Not only was I packing on some extra kilos, but whatever muscle tone I had managed to maintain was quickly starting to atrophy. I am 52 years old, and the option of slacking on health and fitness, if there ever was such an option, expired about 20 years ago. After the age of about 45, a woman’s body starts to sabotage her. What once appeared to be plump and juicy now becomes fat and saggy. I had been half-heartedly trying to shake a stubborn three or four kilograms of extra weight for years, and the blubber was now attracting yet more blubber.

By the time I gave my notice, I had gained 4 kg, and was so miserable and depressed, I could barely muster the motivation to relinquish the remote control and get off the couch. I felt old, tired, fat, unattractive, unsexy and glum, glum, glum. I knew that if I didn’t get moving – soon – I would very quickly reach a point where it would be too difficult to turn myself around.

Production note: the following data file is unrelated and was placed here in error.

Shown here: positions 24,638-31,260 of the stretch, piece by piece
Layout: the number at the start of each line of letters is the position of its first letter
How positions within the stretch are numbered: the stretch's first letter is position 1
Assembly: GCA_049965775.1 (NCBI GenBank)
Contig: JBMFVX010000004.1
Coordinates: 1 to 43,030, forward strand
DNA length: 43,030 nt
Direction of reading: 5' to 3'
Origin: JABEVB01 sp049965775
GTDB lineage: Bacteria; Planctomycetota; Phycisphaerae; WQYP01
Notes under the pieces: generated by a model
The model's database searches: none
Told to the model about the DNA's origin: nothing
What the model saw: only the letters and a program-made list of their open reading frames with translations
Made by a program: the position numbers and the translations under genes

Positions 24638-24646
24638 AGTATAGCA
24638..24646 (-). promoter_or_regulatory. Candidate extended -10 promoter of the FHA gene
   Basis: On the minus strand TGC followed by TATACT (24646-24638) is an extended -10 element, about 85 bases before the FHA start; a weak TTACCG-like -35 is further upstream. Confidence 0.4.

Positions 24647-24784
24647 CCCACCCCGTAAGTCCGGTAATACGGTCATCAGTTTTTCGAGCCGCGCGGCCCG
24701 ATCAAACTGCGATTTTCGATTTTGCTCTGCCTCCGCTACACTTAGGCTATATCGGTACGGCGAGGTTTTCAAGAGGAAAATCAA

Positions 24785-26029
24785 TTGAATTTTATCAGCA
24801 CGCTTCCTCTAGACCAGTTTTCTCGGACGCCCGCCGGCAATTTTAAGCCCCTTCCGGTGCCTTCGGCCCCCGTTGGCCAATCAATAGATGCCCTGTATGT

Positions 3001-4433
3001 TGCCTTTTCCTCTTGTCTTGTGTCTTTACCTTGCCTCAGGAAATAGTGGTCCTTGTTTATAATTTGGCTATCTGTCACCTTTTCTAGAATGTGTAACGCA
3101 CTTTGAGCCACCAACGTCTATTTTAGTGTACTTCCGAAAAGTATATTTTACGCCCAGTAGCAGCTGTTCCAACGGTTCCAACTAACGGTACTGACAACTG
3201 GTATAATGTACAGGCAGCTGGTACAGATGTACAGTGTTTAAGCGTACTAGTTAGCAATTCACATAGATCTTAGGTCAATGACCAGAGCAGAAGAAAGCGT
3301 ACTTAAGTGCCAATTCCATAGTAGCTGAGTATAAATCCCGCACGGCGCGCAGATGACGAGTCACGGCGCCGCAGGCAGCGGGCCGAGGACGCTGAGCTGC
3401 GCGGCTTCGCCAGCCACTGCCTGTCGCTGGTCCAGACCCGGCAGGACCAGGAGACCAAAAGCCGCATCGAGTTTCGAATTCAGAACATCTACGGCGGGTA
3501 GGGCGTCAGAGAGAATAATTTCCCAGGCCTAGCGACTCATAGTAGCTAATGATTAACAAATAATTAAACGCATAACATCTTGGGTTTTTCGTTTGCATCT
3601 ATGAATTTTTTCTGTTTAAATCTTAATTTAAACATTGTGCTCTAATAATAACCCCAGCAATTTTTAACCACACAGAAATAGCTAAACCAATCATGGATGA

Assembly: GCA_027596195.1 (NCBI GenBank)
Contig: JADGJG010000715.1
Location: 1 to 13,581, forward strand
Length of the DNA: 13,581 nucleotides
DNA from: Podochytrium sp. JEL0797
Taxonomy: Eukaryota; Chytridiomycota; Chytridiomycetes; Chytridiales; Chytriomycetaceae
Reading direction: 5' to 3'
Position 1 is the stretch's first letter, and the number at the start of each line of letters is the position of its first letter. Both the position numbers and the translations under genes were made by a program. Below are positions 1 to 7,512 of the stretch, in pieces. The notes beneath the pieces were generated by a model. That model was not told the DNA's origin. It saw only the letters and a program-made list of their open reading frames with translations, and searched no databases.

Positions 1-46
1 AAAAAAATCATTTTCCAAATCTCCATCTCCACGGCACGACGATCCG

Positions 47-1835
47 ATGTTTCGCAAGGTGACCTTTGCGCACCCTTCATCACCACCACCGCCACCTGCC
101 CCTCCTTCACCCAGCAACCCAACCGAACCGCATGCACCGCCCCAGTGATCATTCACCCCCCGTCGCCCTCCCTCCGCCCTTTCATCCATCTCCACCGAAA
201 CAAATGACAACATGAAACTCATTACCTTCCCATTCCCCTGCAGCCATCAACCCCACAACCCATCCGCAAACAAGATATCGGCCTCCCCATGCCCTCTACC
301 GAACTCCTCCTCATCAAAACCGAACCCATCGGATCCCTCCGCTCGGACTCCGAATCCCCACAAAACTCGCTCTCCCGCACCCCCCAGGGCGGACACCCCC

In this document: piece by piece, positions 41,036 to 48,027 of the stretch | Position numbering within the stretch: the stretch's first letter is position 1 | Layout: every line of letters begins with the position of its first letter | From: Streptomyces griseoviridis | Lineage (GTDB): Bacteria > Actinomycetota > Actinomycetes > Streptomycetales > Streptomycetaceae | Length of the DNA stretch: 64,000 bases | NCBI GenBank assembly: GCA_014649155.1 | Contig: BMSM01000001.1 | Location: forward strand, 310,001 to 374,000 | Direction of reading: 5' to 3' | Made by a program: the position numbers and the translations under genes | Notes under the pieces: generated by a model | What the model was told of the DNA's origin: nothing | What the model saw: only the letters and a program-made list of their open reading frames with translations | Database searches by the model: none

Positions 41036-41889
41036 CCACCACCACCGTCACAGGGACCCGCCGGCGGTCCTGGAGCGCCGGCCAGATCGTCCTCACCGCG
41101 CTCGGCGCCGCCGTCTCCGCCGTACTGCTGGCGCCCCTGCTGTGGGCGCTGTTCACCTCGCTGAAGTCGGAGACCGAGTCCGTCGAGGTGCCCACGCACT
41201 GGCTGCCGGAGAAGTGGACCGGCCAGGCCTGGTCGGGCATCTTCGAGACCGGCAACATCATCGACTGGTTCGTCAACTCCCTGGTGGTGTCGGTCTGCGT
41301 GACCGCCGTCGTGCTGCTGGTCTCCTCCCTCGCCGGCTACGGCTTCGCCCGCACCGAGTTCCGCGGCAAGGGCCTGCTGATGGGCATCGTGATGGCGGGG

I started going for walks, not very regularly and not with much enthusiasm, but I got out there from time to time, and when I went, I would feel a bit brighter. I couldn’t face the gym. I felt too fat and out of shape, and the gym was too crammed full of beautiful bodies. Of course everyone would sneer. Freelance work started rolling in. With it came the usual crazy deadlines and last-minute changes, which meant that there was no way that I could commit to regular appointments with my personal trainer. In addition, I felt too out of shape to face the man who had me bench pressing, doing push-ups and shuttle runs and boxing on the bag and pads until the room swirled around me as the sweat poured into my eyes. I was too embarrassed to be seen trying to work out. It’s stupid, I know, but I am certain there are many women who feel this way. Our vanity and lack of self-esteem stand in our way of improving ourselves.